Sometime around mid-afternoon on July 10th, Texas Insurance Commissioner Eleanor Kitzman will sit down at a witness table before the Texas Senate’s Business and Commerce Committee and launch into a discussion based an a new report on Texas insurance rates from her Texas Department of Insurance. By the standards of the things that flow out of most insurance departments, the report is good, well-written, and honest. The bottom line conclusion—that “the primary driver of high premiums is high losses”—is spot on and much of the analysis of Texas’ insurance environment is perfectly sensible. (My own testimony makes many of the same points.) On balance, what I’ve heard leads me to think that Kitzman is doing a good job turning around what may well have been the most dysfunctional insurance department in a big state.
That said, the TDI report Kitzman will use as the basis for her testimony makes a mistake that I myself made in the first few years of putting together a mult-state insurance report card. In particular, it takes statute law at face value when it comes to determining how states regulate insurance. This doesn’t always work. Because it is a complex administrative process, insurance regulation is often going to depend a lot on specific way a state administers its laws rather than the laws on the books. TDI’s report says that Texas has a “file and use” statute in place. And it does. But the report doesn’t mention that under a previous commissioner, staff and the higher officials at the department frequently told insurers that rates would be disapproved if they were filed. To me, this sounds a lot like prior approval. Most insurers have treated it that way. Likewise, the report says that Texas is average for the country when it comes to ease of non-renewals when, in fact, making it easier to non-renew policies was a big priority for insurers in the last legislative session. (Easy market exit is a big incentive to enter the market in the first place because it hugely reduces the downside risk. Painful as it is to be non-renewed—I was myself two years ago—easy non-renewal laws are probably pro-consumer on balance.) Finally, the report notes correctly that Texas doesn’t have an elected insurance commissioner but it fails to note that the state is still a place where there’s a great deal of politics in the insurance environment. I could go on.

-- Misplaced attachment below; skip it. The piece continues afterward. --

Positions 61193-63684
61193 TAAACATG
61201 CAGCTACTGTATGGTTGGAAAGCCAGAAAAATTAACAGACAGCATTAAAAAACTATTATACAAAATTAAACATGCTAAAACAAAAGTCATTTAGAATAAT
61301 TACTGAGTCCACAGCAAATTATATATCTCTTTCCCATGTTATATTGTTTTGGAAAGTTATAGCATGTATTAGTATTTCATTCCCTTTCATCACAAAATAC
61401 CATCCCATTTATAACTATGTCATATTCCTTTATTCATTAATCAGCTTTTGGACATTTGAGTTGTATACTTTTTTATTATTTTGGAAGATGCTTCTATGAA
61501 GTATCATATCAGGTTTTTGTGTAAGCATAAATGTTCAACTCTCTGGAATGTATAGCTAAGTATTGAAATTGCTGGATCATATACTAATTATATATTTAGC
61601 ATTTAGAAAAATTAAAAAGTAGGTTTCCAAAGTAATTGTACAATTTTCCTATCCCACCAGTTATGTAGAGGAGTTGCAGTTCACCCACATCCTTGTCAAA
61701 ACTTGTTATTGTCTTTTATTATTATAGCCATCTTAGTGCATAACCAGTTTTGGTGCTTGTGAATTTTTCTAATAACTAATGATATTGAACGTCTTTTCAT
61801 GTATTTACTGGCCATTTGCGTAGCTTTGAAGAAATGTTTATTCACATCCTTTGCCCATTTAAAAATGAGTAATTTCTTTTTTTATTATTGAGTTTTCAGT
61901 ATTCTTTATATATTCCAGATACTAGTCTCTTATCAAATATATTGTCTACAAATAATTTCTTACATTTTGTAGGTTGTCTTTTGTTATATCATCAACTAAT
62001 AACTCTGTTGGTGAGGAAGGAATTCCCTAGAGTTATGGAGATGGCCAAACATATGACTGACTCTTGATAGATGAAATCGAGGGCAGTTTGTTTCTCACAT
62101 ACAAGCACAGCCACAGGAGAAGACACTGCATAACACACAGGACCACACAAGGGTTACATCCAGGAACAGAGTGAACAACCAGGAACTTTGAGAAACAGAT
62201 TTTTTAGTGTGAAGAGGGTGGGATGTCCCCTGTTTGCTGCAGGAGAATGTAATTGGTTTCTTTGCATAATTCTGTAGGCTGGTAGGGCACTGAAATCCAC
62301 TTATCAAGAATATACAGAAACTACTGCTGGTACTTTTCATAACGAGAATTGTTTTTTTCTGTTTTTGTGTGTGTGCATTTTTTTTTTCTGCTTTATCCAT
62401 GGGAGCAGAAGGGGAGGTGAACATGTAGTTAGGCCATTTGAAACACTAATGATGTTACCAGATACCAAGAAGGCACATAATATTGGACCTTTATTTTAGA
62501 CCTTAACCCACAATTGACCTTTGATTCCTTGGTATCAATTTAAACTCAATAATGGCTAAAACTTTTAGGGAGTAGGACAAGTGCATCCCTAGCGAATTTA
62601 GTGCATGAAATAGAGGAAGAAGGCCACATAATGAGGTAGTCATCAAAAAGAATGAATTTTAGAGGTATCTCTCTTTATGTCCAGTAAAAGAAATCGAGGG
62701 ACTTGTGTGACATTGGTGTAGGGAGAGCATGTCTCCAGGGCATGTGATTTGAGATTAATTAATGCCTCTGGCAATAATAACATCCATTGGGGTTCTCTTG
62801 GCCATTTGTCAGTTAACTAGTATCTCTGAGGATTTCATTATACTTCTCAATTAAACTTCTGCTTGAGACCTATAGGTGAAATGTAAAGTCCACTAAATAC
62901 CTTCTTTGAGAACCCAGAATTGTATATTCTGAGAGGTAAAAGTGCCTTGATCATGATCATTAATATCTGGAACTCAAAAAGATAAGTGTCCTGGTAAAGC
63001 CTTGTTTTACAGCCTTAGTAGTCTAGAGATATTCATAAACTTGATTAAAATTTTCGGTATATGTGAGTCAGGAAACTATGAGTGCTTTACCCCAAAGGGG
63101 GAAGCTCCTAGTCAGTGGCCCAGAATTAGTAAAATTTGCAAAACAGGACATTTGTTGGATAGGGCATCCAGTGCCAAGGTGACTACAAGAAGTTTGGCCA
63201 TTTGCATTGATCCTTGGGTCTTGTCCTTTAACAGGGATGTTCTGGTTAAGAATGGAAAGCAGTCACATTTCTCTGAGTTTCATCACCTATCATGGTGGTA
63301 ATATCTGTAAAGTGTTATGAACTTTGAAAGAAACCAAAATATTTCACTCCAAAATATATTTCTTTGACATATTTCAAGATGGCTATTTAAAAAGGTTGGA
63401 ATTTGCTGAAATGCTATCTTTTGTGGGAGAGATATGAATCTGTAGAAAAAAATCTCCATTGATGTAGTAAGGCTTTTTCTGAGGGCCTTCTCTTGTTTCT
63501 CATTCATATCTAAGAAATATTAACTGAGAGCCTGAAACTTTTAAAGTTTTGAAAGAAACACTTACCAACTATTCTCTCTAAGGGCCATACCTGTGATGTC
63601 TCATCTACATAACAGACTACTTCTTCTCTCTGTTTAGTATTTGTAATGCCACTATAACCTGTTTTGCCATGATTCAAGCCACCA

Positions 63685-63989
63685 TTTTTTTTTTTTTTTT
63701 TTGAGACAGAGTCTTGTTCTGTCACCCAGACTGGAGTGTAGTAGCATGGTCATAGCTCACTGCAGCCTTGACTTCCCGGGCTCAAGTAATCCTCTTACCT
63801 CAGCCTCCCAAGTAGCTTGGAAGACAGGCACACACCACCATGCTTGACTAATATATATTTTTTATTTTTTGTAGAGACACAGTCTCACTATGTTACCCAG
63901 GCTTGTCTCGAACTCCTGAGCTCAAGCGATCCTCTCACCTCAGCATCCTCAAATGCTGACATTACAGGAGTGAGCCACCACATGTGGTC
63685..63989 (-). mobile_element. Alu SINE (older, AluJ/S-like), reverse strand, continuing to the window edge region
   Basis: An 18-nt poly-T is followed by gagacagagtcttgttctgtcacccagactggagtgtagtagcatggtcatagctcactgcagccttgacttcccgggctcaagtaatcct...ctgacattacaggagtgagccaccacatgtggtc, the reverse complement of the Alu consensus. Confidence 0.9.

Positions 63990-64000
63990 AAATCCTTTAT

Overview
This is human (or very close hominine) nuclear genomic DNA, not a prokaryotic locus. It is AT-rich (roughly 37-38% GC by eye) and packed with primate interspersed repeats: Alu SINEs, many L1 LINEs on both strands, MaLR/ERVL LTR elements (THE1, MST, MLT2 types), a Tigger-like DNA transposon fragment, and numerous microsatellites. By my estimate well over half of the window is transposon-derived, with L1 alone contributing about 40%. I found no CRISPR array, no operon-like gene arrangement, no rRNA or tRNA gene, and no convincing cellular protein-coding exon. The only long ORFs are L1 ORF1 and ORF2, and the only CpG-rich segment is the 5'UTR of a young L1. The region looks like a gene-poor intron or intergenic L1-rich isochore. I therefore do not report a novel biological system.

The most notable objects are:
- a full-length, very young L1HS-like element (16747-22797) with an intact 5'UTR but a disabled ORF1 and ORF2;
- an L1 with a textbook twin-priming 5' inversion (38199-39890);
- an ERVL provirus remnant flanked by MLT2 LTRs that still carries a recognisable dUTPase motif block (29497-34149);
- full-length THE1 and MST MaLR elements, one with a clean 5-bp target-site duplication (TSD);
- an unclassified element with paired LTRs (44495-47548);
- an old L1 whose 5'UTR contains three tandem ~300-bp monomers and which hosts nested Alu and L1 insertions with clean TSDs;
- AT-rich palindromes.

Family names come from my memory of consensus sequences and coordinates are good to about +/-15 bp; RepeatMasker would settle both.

I don’t think the TDI report is seriously flawed. In fact, it would have been very hard to write an objective comparative report that compiled data any other way. (Although I frankly don’t understand how the report’s authors got their data on ease of non-renewal.) R Street’s partly subjective national insurance report card has taken years of work. But looking at statutes doesn’t tell you everything.